Natural Telescope, magnification by gravitational lensing

Natural Telescope, magnification by gravitational lensing has being discovered by a team of astronomers. Utilizing the Hubble Space Telescope to contemplate a sample of huge clusters of galaxies, the team discovered a faraway galaxy eMACSJ1341-QG-1 that is maximized 30 times, due to distortion of space time generated by enormous galaxy cluster entitled eMACSJ1341.9-2441

Exceedingly faraway galaxies are normally too vague to be observed by the most massive telescopes. There is a solution for this dilemma called gravitational lensing, prophesized by Albert Einstein and perceived a plethora of times by astronomers. Harald Ebeling of the Institute for Astronomy at the University of Hawaii at Manoa has found one of the most supreme examples of magnification by gravitational lensing.

The concealed physical consequence of gravitational lensing was initially established during the solar eclipse of 1919 and can boldly magnify images of distant celestial sources if an adequately enormous object reposed between the background source and observers.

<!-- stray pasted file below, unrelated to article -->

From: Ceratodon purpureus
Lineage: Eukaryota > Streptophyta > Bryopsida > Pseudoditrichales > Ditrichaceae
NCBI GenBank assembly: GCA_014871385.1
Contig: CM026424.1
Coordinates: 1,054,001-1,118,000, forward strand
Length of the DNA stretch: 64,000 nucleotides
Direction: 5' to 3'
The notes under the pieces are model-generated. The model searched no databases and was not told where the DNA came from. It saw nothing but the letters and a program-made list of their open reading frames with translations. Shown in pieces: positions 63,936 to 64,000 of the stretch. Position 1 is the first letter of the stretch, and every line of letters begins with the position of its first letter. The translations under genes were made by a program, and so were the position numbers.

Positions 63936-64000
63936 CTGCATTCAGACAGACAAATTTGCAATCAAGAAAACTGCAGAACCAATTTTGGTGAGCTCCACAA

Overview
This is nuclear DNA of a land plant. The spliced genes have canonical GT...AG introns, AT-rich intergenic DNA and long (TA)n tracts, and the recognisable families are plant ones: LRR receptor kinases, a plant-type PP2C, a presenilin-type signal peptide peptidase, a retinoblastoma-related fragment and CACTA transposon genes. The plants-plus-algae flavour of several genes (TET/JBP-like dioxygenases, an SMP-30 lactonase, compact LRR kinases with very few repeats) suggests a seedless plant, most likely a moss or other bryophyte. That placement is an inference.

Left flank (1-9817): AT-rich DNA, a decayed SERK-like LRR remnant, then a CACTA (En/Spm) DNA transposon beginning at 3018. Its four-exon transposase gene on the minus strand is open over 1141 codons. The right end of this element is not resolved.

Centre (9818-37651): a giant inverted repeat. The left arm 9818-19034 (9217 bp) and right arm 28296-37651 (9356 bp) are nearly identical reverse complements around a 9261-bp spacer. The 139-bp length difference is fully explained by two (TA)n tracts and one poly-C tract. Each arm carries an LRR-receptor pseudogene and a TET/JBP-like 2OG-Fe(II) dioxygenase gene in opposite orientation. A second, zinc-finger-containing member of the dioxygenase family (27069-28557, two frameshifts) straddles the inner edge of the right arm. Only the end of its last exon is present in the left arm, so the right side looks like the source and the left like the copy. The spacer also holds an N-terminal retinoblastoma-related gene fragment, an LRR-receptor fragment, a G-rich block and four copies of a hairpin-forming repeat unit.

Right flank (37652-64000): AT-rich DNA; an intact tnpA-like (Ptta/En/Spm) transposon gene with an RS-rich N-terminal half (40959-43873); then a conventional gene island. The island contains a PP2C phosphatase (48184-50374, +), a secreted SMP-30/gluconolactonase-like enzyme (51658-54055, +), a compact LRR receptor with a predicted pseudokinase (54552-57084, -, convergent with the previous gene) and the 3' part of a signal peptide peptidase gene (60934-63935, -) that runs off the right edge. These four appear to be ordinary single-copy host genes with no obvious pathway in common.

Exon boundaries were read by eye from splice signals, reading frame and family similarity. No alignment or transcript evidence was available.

Galaxy clusters massive absorption of dark matter and hot gas encompassing hundreds or thousands of individual galaxies all united by the force of gravity, all estimated by astronomers as dominant “gravitational lenses.” By enhancing the galaxies positioned behind them, enormous clusters behave as natural telescopes that permit scientists to explore indistinct and faraway sources that would be out of the realm of even the most dynamic human made telescopes.

Johan Richard of the University of Lyon, who performed the lensing calculations, said that the very excessive magnification of this image offers us with an unparalleled opportunity to explore the stellar community of this faraway object and finally to restore it’s perfect shape and properties.

 

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